Spatial grids

In a `SKIRT`

simulation, the spatial distributions of the model are defined as part of the SourceSystem (for the radiation sources) and the MediumSystem (for the transfer medium). The distributions may be specified through one or more of the built-in geometries (Geometry) or it may be imported from a snapshot generated by a hydrodynamical simulation.

In all cases, the spatial characteristics of the model are internally described in a three-dimensional, right-handed Cartesian coordinate system, with some provisions for keeping track of specific spherical or cylindrical symmetries where appropriate. In many cases the model domain is centered on the origin of the coordinate system, but this is not a requirement. In fact, facilities such as the OffsetGeometryDecorator class allow easily defining off-center structures.

A model is considered to be spherically or cylindrically symmetric if all sources and media components show the corresponding symmetry. By definition, a spherically symmetric model is centered on the origin, and a cylindrically symmetric model is centered on the vertical coordinate axis.

Incidentally, `SKIRT`

internally always uses SI units (i.e. meter for distances and lengths), regardless of the units selected by the user for input/output purposes.

A `SKIRT`

simulation employs an instance of the SpatialGrid class to spatially discretize the transfer medium of the model. Properties such as the material density and the calculated radiation field are considered to be constant within each cell of the grid. It is thus necessary to provide a sufficiently fine grid in the relevant areas of the model. On the other hand, simulation runtime and memory requirements scale with the number of cells, so it is often necessary to minimize the number of cells in less relevant areas of the model.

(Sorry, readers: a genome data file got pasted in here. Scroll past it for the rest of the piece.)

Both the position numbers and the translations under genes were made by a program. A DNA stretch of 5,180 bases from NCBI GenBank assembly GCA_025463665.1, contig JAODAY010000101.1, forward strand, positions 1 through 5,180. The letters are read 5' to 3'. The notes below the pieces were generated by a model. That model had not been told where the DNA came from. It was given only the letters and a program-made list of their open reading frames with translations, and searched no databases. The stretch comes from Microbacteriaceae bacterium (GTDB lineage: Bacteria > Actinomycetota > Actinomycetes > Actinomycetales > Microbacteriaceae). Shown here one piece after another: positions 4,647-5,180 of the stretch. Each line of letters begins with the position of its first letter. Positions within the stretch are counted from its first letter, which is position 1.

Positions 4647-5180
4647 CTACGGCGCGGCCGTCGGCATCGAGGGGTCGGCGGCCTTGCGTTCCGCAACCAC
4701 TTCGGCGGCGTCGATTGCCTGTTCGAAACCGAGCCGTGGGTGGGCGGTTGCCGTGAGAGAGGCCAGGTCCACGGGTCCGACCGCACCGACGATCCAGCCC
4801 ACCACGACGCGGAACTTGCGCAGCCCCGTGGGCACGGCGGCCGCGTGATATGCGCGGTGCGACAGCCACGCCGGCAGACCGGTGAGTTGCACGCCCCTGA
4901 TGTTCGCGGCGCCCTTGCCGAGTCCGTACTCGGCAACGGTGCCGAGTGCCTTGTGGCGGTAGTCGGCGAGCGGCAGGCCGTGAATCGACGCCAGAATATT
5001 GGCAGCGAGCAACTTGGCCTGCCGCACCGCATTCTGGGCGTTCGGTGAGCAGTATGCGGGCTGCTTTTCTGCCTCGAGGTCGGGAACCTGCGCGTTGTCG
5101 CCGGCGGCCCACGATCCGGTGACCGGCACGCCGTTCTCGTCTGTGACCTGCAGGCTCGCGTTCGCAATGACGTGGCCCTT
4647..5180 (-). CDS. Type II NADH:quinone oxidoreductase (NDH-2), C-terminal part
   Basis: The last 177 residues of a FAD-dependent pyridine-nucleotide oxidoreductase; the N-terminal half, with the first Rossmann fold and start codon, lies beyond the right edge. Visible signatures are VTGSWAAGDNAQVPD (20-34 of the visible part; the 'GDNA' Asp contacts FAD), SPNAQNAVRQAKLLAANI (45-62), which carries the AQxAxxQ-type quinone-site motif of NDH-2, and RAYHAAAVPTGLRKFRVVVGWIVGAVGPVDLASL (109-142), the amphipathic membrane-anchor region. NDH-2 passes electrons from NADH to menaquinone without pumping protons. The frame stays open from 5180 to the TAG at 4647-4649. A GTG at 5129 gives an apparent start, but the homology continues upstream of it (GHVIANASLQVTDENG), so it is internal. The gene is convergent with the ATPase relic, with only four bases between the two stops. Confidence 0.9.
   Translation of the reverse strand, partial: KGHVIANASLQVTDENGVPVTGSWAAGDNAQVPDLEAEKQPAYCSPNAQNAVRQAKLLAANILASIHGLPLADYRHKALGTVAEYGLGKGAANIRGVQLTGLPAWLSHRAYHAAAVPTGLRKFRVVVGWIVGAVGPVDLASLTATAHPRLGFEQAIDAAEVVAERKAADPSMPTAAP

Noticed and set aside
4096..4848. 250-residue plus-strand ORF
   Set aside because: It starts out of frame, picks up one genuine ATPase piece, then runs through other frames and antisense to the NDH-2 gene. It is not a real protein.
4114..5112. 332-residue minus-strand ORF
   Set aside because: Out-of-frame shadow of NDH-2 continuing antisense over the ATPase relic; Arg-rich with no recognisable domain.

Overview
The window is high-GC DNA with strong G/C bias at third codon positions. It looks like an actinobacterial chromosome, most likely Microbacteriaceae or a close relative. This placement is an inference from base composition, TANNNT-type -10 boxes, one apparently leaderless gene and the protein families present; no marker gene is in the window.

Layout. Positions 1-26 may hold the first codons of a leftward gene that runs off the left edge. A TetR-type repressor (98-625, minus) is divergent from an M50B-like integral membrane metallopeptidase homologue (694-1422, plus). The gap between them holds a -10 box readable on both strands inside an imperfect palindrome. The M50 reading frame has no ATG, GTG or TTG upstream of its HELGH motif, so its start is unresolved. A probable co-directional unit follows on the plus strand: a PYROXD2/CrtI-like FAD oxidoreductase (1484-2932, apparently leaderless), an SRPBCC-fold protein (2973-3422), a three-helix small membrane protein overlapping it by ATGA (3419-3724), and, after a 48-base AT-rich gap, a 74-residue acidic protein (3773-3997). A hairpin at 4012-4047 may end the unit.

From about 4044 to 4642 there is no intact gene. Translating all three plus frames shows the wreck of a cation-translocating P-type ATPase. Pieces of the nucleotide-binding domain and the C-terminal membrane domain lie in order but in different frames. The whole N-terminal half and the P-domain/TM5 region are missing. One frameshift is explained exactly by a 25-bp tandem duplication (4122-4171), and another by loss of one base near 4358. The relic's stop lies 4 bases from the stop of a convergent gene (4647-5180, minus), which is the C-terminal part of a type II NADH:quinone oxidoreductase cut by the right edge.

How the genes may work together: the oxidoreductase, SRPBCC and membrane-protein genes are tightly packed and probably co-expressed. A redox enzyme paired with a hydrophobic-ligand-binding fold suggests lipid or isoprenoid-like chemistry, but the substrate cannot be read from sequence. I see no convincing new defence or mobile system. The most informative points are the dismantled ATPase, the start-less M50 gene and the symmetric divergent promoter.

`SKIRT`

offers a range of spatial grid options to help accomplish this balance. The following (incomplete) diagram illustrates the SpatialGrid class hierarchy (connections starting with a triangle denote inheritance).

The SphereSpatialGrid subclasses are defined in spherical coordinates and their configuration space is a sphere centered on the origin. Likewise, the CylinderSpatialGrid subclasses are defined in cylindrical coordinates and their configuration space is a cylinder centered on the vertical coordinate axes. The BoxSpatialGrid subclasses are defined in Cartesian coordinate and their configuration space is a cuboid lined up with the coordinate axes (but not necessarily centered on the origin).

The Sphere1DSpatialGrid class provides spatial grids in which the grid cells are concentric shells. It can be used only when the model is spherically symmetric.

The Sphere2DSpatialGrid class provides axisymmetric spatial grids based on spherical coordinates. The grid is defined in the meridional \((r,\theta)\) plane and rotated around the vertical coordinate axis. The Cylinder2DSpatialGrid class provides axisymmetric spatial grids based on cylindrical coordinates. The grid is defined in the meridional \((R,Z)\) plane and rotated around the vertical coordinate axis. These grids can be used only when the model is cylindrically (or spherically) symmetric.